Even as Christ revealed his own dependence on the heavenly Father, he showed dependence on Mary and Joseph, dependence on the Jewish Sanhedrin that finally brought him to his death. I strongly recommend that you decide on what ways everyday you can protect yourself from your pride. We are all proud. And the only way known to God and to man for lessening our pride is to walk the hard, rough, road of humiliation. Welcome the humiliations in your life; cherish them; thank God for receiving them. Remember, the royal road of humility is paved with the sharp stones of humiliations. We don't have to go around asking people: "I need more humility, would you mind humiliating me?" They may say, "You idiot!" and we should say, "Thanks."

That's the first meaning of our humility in the following of Christ, in not overestimating, overreaching ourselves. But there is another side to humility. Here again, the Son of God in human form is our perfect model to imitate. Humility does not mean under reaching ourselves. Whatever we are, everything we have is a constant merciful gift from God. We were nothing but we are not nothing now. We are children of God; we are loved by God; we do possess graces and gifts, talents and abilities that God wants us to put into constant practice. The hardest thing for many people is to balance these two forms of humility. Now some people don't have much problem with the first kind of humility: they don't have much, but they will find something in human nature to be proud of. But there are other people who are not to under reach themselves with the gifts, the talents and the graces that God gives them. Behind that statement stands the mountain which we just began to scale some days ago, in saying that God never gives any grace to us in order just to be stared at or hugged for ourselves. We are to be channels of grace for others. Gifted people can, in their pride, not exert themselves, not put into use, not be honest with God and use the gifts which he gave them, always for his own glory and correspondingly for the good of souls.

St. Bernard relates on one occasion he was to speak to a multitude of thousands of people. As he walked up to the pulpit he said to himself: "Bernard, get down. You are going to preach this homily so people will think how eloquent Bernard is." For a moment he hesitated, then he told the devil: "You liar. I did not prepare this sermon for my glory and I will not stop from giving it because you tell me I am going to be proud of what people will think of me because I am such an eloquent orator."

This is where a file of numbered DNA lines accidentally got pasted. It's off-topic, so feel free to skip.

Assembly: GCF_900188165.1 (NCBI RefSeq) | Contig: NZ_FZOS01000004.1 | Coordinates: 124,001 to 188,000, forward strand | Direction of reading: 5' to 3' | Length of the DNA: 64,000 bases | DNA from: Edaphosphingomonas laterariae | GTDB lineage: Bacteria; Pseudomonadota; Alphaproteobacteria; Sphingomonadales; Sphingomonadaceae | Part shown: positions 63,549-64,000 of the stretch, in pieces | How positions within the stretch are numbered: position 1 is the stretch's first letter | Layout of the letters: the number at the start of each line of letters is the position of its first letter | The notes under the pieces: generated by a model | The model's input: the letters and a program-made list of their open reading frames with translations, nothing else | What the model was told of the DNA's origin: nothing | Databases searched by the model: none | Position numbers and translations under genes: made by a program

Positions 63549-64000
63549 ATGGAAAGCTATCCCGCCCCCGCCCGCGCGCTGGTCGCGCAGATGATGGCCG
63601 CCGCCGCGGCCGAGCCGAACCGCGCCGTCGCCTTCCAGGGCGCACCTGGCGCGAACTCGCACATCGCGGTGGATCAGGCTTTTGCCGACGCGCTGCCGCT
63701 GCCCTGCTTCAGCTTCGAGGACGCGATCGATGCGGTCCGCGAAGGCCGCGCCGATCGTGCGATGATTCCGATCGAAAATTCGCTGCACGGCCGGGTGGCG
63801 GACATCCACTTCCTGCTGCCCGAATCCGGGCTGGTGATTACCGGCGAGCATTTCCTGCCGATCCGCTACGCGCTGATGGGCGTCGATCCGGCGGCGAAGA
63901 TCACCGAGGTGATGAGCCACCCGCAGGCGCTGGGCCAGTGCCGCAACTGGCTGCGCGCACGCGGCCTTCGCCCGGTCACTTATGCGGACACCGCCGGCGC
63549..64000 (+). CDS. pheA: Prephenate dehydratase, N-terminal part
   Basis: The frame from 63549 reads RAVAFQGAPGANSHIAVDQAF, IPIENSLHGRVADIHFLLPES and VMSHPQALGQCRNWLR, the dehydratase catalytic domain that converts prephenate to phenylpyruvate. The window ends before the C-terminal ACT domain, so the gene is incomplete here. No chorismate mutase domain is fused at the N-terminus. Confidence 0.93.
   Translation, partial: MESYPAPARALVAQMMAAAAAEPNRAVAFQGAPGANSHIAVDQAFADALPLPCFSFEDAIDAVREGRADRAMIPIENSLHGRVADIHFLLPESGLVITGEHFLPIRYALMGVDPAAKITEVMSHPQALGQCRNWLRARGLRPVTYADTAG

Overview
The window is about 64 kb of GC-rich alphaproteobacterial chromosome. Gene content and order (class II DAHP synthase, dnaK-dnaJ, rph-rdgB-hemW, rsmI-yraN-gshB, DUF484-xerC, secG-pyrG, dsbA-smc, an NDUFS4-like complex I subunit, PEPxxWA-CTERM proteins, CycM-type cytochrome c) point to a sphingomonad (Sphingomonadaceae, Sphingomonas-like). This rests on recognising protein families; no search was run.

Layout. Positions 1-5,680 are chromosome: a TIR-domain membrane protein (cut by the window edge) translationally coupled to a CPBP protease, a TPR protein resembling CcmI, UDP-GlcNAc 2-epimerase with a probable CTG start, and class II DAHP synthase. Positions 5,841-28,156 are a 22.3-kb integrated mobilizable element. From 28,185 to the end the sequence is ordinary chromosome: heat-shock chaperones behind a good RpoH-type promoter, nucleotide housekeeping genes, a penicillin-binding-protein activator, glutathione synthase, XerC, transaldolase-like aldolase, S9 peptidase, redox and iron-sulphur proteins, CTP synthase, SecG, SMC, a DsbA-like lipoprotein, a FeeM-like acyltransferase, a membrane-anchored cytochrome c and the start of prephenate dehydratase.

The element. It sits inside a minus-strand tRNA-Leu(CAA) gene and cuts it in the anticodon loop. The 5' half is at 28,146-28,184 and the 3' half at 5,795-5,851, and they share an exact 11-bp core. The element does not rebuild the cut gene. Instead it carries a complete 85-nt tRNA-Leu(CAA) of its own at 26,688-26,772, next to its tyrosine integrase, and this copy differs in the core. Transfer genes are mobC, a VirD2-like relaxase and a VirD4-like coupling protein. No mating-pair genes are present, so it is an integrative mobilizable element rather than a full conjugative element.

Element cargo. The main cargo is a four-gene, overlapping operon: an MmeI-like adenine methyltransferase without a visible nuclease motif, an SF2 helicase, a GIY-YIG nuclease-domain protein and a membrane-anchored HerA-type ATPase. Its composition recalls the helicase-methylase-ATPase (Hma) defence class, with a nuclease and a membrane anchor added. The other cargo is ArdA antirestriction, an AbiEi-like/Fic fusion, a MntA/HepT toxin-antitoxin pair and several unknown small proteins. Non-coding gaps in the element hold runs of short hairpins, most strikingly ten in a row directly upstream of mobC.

The more gifted we are, the more talents and graces God has given us, let's not do what the man in the parable of the talents did. It is just that gifted people will have to work harder, much harder to remain humble than those who are less gifted than they.

Christ, the living God, is our perfect model for the imitation that we need to practice the humility that God became Man mainly to teach us. God abased himself - that's what kenosis in Greek means - he abased himself to the limit, to teach us, proud creatures, the meaning of humility. But Christ never allowed anyone to doubt who he was, and what he should do. He did the will of his Father, was faithful to what the Father wanted even though it meant working astounding miracles.

The Litany of Humility was composed by the Secretary of State of St. Pius X, Cardinal Merry del Val. Anyone who knows the history of St. Pius X will appreciate the depth of meaning and the ocean of grace that his secretary obtained for himself and for the Vicar of Christ by living up to the invocations of this litany of humility.

"Lord Jesus, meek and humble of heart, hear me.
From the desire of being esteemed, deliver me, O Jesus.
From the desire of being loved, deliver me, O Jesus.
From the desire of being extolled, deliver me, O Jesus.
From the desire of being honored, deliver me, O Jesus.
From the desire of being praised, deliver me, O Jesus.
From the desire of being preferred to others, deliver me, O Jesus.
From the desire of being consulted, deliver me, O Jesus.
From the desire of being approved, deliver me, O Jesus.
From the fear of being humiliated, deliver me, O Jesus.
From the fear of being despised, deliver me, O Jesus.
From the fear of suffering rebukes, deliver me, O Jesus.
From the fear of being calumniated, deliver me, O Jesus.
From the fear of being forgotten, deliver me, O Jesus.
From the fear of being ridiculed, deliver me, O Jesus.
From the fear of being wronged, deliver me, O Jesus.
From the fear of being suspected, deliver me, O Jesus.
That others may be loved more than I, Lord Jesus, grant me the grace to desire it.
That others may be esteemed more than I, Lord Jesus, grant me the grace to desire it.
That in the opinion of the world, others may increase and I may decrease, Lord Jesus, grant me the grace to desire it.
That others may be chosen and I set aside, Lord Jesus, grant me the grace to desire it.
That others may be praised and I unnoticed, Lord Jesus, grant me the grace to desire it.
That others may be preferred to me in everything, Lord Jesus, grant me the grace to desire it.
That others may become holier than I, provided that I may become as holy as I should, Lord Jesus,
grant me the grace to desire it. Amen."

Transcription of the retreat given in December, 1988
by Father John A. Hardon, S.J. to the
Handmaids of the Precious Blood

Copyright © 1998 Inter Mirifica
No reproductions may be made without permission from InterMirifica.